Dear ISD Community,
During the month of January, I’ve made a concerted effort to amplify the message and legacy of Dr. Martin Luther King, Jr. When I began the research workshops in the library, students began the lesson by writing in collaborative groups and listing all the facts and details they knew about Dr. Martin Luther King, Jr. prior to research. I was not prepared for the distance between what I thought they would know and what they actually did know.
“MLK was the guy who led slaves to Canada.”
“MLK made/used/found the underground railroad.”
“MLK made a water park in Washington D.C.”
Some students were able to piece together the details of Jim Crow laws and drinking fountains. They all struggled to use the word “segregation”. They could describe it. They could express a sense of outrage that some people were not allowed to have access to drinking fountains because of the color of their skin.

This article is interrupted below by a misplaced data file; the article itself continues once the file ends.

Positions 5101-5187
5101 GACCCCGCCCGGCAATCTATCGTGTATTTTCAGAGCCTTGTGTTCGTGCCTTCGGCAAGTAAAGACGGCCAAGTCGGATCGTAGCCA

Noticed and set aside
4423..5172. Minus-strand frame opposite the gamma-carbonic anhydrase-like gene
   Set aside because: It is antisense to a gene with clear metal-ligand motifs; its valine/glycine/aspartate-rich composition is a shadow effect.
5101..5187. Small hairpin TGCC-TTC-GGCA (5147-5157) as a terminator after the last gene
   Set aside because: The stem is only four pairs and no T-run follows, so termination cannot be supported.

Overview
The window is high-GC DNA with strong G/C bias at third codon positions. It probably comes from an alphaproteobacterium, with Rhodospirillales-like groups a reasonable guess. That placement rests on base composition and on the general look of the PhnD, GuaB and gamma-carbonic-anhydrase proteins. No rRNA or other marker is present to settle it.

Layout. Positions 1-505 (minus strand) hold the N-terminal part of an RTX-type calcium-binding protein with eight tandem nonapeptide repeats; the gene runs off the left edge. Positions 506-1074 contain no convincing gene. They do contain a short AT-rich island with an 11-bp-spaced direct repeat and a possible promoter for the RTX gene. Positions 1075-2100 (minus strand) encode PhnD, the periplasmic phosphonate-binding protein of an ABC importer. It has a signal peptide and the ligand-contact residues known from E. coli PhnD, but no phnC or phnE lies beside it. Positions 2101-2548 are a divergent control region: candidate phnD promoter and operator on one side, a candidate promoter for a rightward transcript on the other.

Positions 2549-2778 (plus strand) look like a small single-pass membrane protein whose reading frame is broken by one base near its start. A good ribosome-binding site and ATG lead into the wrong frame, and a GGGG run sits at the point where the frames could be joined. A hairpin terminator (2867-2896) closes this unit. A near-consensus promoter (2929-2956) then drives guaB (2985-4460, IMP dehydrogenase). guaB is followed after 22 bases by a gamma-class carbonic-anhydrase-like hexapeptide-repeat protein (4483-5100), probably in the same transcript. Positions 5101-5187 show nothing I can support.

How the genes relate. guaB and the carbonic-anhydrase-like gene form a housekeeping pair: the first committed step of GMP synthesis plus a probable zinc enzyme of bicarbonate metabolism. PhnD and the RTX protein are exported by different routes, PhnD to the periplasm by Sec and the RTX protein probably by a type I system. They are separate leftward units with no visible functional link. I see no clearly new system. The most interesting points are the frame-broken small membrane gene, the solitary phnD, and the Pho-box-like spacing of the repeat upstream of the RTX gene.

One student squinted her eyes, shook her head, and ask, “Why? That makes no sense! Why couldn’t black people use the water fountain?!” Her sense of dismay was heartening. While the details and the specifics about Martin Luther King Jr. have gone by the wayside, something else has emerged in its place. A sense of justice, accompanied by confusion and outrage at the perceived actions of injustice. To this one particular student, it was incomprehensible that a person of color could not use the same fountain she would use.
In short, my students left me with a sense of hope. When talking about justice and MLK, the students demonstrated a willingness to enthusiastically jump into this research and do specific learning.